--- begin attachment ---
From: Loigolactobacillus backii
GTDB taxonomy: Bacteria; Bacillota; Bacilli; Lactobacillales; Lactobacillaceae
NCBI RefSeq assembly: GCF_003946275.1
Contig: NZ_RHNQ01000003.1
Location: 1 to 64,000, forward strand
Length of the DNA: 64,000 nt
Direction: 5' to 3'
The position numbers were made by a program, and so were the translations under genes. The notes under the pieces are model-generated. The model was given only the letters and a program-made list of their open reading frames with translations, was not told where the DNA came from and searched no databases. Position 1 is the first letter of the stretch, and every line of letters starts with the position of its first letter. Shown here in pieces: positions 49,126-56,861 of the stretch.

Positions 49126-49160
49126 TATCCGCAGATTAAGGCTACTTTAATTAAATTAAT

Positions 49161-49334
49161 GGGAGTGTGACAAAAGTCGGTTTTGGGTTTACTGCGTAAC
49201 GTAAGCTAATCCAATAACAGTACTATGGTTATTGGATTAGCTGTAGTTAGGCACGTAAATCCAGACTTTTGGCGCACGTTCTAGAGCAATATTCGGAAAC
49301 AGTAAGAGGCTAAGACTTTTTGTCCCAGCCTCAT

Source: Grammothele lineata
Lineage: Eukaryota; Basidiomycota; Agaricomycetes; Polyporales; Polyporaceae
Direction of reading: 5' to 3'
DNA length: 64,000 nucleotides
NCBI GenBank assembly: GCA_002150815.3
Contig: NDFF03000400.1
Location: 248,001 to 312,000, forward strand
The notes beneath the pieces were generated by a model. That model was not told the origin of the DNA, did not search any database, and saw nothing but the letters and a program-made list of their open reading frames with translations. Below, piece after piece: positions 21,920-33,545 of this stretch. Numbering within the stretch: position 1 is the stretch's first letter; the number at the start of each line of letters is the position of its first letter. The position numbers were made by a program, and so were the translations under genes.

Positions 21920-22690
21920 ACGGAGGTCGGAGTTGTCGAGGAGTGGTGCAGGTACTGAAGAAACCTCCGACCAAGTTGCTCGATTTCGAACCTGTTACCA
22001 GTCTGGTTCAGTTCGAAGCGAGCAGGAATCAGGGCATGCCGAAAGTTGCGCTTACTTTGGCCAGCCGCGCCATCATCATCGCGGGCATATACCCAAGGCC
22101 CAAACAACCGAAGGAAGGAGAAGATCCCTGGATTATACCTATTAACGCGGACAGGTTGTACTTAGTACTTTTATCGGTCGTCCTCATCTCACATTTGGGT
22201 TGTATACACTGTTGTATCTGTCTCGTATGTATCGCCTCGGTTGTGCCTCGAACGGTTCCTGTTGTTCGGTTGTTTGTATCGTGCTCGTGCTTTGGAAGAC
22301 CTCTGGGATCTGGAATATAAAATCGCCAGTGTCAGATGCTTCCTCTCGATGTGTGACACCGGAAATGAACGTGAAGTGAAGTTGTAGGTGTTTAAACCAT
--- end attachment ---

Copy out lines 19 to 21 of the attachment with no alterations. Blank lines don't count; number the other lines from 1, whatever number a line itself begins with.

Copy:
NCBI GenBank assembly: GCA_002150815.3
Contig: NDFF03000400.1
Location: 248,001 to 312,000, forward strand